Social Change in the Industrial Revolution: An Application of Theory to the British Cotton Industry

By Neil J. Smelser | Go to book overview

CHAPTER III
FILLING THE BOXES

This chapter parallels the preceding in outline. Instead of dealing with abstract units, relationships, and functions, however, we shall clothe the anonymous Social System S in empirical dress by applying it to an Industry C -- specifically the cotton-textile industry. The empty analytical propositions of Chapter II will thereby become empirical propositions concerning the industry, which will serve in turn as a framework for analysing its historical development.

The Units of Analysis of an Industry. An analysis of an industry should include units at several levels -- a value-system, an ideology, institutional patterns such as contract, differentiated industrial sub- systems, and concrete units such as firms. Since, however, we are analysing differentiation at the concrete levels of social structure, we shall concentrate on the industry's organizations, roles, and activities. We shall nevertheless refer frequently to the industrial value-system, as well as its functional dimensions.

At the more concrete levels, the industrial units are roles and organizations specialized in producing the industry's goods and services. Examples of such units are workers, managers, entrepreneurs, capitalists, boards of directors, etc. To analyse these roles as parts of a social system does not break with economic analysis in the least. Indeed, many problems in this study might be posed by an analytical economic historian. It is hoped, however, that social system analysis relates these units to a wider range of social phenomena than does "straight" economic history.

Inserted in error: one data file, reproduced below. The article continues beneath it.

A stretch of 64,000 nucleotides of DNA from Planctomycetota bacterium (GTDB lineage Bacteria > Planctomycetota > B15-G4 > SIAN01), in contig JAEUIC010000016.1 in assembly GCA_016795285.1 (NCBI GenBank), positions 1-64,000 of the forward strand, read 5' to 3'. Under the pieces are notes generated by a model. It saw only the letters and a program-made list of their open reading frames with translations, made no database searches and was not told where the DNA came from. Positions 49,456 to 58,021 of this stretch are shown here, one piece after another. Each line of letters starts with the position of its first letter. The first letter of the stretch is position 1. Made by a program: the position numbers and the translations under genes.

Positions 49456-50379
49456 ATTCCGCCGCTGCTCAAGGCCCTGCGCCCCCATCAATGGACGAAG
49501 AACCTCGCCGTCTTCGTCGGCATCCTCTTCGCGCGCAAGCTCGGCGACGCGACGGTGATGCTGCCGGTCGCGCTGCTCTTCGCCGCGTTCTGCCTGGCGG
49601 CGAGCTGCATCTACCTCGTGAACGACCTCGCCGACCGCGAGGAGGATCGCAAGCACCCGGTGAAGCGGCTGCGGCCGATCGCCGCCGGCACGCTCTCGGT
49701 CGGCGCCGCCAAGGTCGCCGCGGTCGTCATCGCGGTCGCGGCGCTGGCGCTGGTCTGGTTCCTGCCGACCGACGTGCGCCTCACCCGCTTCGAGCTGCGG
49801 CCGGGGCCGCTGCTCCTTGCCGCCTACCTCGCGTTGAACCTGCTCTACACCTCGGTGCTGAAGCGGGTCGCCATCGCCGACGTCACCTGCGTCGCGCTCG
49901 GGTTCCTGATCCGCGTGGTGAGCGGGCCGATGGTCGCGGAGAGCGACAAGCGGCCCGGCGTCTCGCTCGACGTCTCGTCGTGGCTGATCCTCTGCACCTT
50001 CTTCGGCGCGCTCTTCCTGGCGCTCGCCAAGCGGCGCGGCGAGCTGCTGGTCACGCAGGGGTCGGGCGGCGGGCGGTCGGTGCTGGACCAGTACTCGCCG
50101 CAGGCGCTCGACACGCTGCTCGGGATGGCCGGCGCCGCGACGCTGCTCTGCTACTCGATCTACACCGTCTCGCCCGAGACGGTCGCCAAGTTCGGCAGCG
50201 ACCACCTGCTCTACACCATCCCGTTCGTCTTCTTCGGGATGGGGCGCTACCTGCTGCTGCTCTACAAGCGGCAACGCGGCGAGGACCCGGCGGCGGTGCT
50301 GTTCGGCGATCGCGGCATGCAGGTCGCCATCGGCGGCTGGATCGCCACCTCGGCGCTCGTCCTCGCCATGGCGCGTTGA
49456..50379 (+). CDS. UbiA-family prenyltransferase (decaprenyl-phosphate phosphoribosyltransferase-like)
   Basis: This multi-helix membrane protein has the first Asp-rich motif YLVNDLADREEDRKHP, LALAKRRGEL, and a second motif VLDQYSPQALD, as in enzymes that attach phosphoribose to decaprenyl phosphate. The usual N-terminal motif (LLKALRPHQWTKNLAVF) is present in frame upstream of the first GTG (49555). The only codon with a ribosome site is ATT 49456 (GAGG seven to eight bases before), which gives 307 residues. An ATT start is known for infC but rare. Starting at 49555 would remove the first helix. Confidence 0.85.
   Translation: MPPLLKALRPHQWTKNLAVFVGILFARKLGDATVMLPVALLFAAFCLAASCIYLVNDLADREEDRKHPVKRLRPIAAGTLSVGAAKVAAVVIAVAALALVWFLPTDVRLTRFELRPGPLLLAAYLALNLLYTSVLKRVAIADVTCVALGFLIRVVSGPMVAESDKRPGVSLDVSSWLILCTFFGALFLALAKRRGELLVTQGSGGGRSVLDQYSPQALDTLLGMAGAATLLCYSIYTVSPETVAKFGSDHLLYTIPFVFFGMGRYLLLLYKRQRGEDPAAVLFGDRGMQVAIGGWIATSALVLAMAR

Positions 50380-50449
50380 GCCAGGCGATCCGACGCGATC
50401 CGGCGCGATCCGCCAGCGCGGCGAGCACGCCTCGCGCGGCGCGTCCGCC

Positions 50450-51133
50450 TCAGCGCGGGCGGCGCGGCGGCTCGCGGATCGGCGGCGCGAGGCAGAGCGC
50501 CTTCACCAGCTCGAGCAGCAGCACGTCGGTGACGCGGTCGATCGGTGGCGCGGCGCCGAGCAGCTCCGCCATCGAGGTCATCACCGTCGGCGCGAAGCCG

What are the cotton-textile industry's products? How immediately must a role contribute to their production in order to be treated as part of the industry? Does production include the cultivation of cotton? Is the entrepreneur "part" of the industry, or an external force with occasional influences on industrial organization? Are creditors part of the industry? Are engineering firms which supply fixed capital also units?

These questions demand that we establish appropriate definitional limits for the industry. Some limits will follow from the functional analysis of the industry; others must be established by referring to

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